Synonymous Platform Names:
GEO > Geosynchronous > Non-Geostationary
Related Data Sets
[Source: NASA Science Mission Directorate Home Page, http://nasascience.nasa.gov/
[SDO was successfully launched on 2010-02-11. Please follow the SDO home page for mission updates. ... http://sdo.gsfc.nasa.gov/ ]
The Solar Dynamics Observatory (SDO) is the first mission to be launched for NASA's Living With a Star (LWS) Program, a program designed to understand the causes of solar variability and its impacts on Earth. SDO is designed to help us understand study the Sun's influence on Earth and Near-Earth space by studying observing the solar atmosphere on small scales of space and time and in many wavelengths simultaneously.
SDO's goal is to understand, driving towards a predictive capability, the solar variations that influence life on Earth and humanity's technological systems by determining how the Sun's magnetic field is generated and structured how this stored magnetic energy is converted and released into the heliosphere and geospace in the form of solar wind, energetic particles, and variations in the solar irradiance. SDO data will help us to understand the cause the how and why of the Sun's magnetic activity changes. It will determine how the magnetic field is generated and structured, and how the stored magnetic energy is released into the heliosphere and geospace. SDO data and analysis will also help us develop the ability to predict the solar activity variations. that influence life on Earth and humanity's technological systems.
SDO will observe different layers in solar atmosphere from visible surface, photosphere, to outer corona. measure the properties of the Sun and solar activity. There are few types of measurements but many of them will be taken. For example, Helioseismic and Magnetic Imager (HMI) will record maps of magnetic fields on entire visible solar hemisphere. HMI will also observe flows of plasma in the photosphere. These observations will be used to study motions throughout solar atmosphere: from the global scale (solar rotation), to small spatial scales (e.g. convective motions, which the surface velocity is measured by HMI. This data can be used for many different studies. One is the surface rotation rate, which must be removed to study the others. After subtracting the rotation, you have the oscillation and convective velocities. The latter look like billows of storm clouds covering the Sun. Hot gas moves outward at the center of the billows and downward at the edges—just like boiling water). Data from HMI will also allow us to study processes taking place underneath the visible surface. These studies will be conducted using methods of helioseismology, in the same manner as geologies on Earth study interior of our planet. Other SDO instruments, Atmospheric Imaging Assembly (AIA) will study hot outer layers of solar atmosphere, corona. AIA will take images and movies of corona in several wavelengths of ultraviolet light. The third SDO instrument, ), Extreme Ultraviolet Variability Experiment (EVE) will observe total every flux from the Sun, or irradiance. The variations in irradiance are important component of Earth's atmosphere and climate models.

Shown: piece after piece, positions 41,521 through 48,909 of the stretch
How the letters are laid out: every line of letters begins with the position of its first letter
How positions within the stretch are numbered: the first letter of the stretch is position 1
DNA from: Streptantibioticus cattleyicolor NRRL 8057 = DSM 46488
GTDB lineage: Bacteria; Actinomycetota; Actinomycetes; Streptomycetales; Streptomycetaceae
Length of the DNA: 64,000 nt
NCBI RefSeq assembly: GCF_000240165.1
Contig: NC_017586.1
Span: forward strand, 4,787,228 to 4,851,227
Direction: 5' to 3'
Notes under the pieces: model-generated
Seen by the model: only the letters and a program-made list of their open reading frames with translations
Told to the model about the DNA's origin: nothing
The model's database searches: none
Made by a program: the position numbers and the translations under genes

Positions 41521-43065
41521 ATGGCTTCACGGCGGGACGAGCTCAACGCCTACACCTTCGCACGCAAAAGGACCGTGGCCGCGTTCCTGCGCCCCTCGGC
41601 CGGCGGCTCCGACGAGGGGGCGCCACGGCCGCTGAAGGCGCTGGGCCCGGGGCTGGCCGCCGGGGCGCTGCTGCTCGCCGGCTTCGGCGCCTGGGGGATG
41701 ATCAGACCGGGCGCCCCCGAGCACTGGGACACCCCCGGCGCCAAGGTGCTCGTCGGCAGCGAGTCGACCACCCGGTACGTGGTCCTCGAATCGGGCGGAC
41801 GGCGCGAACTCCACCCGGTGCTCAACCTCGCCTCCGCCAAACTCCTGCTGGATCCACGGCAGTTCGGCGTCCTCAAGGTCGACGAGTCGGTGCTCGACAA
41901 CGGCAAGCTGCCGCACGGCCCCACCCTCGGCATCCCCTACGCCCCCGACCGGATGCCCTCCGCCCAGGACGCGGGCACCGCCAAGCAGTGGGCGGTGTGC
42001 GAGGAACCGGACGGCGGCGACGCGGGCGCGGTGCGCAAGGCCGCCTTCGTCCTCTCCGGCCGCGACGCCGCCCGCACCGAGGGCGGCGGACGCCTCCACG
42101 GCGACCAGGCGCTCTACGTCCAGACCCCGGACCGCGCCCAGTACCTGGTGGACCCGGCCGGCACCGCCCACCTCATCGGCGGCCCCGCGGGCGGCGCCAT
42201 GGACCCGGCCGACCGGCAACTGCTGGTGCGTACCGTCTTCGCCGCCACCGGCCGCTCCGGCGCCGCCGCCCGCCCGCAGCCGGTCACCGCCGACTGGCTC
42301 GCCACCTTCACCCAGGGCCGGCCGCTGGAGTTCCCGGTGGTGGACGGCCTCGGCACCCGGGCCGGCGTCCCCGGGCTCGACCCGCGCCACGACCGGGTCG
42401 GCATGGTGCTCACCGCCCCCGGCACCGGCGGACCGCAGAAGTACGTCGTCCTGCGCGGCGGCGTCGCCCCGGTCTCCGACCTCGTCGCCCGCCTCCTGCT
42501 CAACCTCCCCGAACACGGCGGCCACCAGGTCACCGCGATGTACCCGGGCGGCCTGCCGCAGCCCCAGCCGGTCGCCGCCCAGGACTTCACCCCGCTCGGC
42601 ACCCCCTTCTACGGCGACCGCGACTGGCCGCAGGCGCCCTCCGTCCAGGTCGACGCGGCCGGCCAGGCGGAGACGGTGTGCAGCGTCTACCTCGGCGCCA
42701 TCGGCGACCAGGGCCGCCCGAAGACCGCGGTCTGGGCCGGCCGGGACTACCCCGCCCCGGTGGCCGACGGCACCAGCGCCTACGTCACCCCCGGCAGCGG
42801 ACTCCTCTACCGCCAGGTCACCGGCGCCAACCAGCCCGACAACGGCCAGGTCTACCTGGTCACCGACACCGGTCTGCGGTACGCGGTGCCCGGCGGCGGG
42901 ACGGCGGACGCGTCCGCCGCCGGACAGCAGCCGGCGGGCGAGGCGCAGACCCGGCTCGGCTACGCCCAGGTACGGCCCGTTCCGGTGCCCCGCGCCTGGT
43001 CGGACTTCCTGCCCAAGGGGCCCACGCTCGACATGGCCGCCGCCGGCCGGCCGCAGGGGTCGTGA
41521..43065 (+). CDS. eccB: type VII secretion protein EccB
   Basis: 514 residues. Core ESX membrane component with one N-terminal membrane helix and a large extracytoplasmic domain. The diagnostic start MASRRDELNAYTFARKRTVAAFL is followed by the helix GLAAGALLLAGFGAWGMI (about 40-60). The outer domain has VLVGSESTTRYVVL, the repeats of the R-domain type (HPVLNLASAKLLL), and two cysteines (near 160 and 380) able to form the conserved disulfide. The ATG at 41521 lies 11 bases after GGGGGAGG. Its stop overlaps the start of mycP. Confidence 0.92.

5 years 3 months
Cape Canaveral/Kennedy Space Center, USA